SEC EXTENDS COMPLIANCE DATE: RESTRICTIONS ON POLITICAL CONTRIBUTION BY CERTAIN INVESTMENT ADVISERS AND BAN ON THIRD-PARTY SOLICITATION

On June 11, 2012, the Securities and Exchange Commission ("SEC") extended the date by which advisers must comply with the third-party solicitation ban under rule 206(4)-5 of the Investment Advisers Act of 1940 ("Advisers Act), the "Pay-to-Play Rule" (the "Rule").

Who may be impacted?

· Investment advisers that seek to manage, or managing, assets of state and local governments, including but not limited to, state pension funds.

· Employees and certain other related persons of the investment advisers described above.

· Certain third parties conducting solicitation activities on behalf of the investment advisors described above.

Purpose of Extension: to provide sufficient time for them to conform to the Rule, to revise their compliance policies and procedures, and to meet record-keeping requirements.

Effective date: The effective date for the ban on third-party solicitation under rule 206(4)-5 of the Advisers Act remains September 13, 2010.


Compliance date: The compliance date is extended until nine months after the compliance date of a final rule adopted by the SEC by which municipal advisor firms must register under the Securities Exchange Act of 1934 ("Exchange Act"). Once such final rule is adopted, the SEC will issue the new compliance date in a notice in the Federal Register.

BACKGROUND

On July 1, 2010, the SEC adopted new Rule 206(4)-5 ("Pay-to-Play Rule") under the Advisers Act in order to prohibit investment advisers from providing investment advisory services for compensation to a government client for two years after the adviser or certain of its executives and employees ("Covered Associates") make a contribution to certain elected officials or candidates. The Rule also prohibits advisers and their Covered Associates from providing or agreeing to provide, directly or indirectly, payment to any third-party for a solicitation of advisory business from any government entity on behalf of such advisor, unless such third-party is an SEC-registered investment adviser or a registered broker-dealer subject to similar pay to play restrictions of a registered national securities association.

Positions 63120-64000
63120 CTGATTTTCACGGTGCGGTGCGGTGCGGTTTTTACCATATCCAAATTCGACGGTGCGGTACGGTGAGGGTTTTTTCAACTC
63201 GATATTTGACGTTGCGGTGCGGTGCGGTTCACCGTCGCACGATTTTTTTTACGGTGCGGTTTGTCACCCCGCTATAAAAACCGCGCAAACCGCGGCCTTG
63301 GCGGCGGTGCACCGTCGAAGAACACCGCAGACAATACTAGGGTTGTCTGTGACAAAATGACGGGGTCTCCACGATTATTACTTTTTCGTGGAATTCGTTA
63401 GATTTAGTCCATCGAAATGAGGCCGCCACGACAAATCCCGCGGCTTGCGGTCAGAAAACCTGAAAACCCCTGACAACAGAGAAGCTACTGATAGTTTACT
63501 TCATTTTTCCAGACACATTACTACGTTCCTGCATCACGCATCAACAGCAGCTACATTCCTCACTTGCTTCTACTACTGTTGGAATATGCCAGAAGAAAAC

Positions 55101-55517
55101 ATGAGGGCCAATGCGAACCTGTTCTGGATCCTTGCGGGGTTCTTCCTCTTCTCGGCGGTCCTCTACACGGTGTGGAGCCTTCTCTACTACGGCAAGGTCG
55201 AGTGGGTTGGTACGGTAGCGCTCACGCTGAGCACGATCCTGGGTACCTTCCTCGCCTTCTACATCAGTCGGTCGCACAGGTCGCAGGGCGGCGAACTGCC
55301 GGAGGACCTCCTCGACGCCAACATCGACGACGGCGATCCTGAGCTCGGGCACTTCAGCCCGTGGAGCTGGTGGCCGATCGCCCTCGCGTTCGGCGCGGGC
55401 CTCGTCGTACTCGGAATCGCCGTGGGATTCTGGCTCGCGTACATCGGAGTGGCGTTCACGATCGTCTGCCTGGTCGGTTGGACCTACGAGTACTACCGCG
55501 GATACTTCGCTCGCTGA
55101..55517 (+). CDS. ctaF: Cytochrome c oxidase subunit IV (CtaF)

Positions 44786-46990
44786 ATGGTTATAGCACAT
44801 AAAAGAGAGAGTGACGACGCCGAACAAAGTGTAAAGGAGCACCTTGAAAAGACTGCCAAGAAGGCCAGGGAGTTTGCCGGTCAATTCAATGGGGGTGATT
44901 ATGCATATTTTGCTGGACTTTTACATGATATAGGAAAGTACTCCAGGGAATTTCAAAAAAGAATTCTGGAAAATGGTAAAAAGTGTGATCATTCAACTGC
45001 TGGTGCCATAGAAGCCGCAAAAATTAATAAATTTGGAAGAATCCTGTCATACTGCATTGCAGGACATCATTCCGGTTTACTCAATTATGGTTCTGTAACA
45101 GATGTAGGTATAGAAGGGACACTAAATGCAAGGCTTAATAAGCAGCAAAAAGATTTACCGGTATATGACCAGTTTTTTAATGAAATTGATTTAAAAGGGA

The Rule seeks to protect the beneficiaries of invested state and municipal assets, such as state and municipal pension plans and their participants, by restricting the ability of investment advisers to use political contributions to influence those governmental officials responsible for the hiring of investment advisers. The Rule is designed to prevent higher fees paid to advisers for potentially inferior advisory services because of an attempt to recoup political contributions by the adviser; to ensure that investment advisory contracts and the terms thereof are negotiated at arms-length; and to promote the most suitable adviser for business, especially when the most suitable adviser is a smaller adviser who cannot afford to make political contributions.

The Rule does not apply to small advisers registered with a state securities authority, advisers that are unregistered in reliance on an exemption other than Section 203(b)(3), or advisers excluded from the definition of "investment adviser" under Section 202(a)(11) of the Advisers Act.

DESCRIPTION OF THE RULE

Two-Year "Time-Out" Rule. Under the Rule, if an adviser or a Covered Associate of the adviser makes a contribution to an official of a government entity who is in a position to influence the hiring of an adviser, then the adviser isprohibited from receiving compensation for providing advisory services to that government entity for two years thereafter, otherwise known as a "time-out" period.

"Contribution" is defined as any gift, subscription, loan, advance, or deposit of money, or anything of value made for: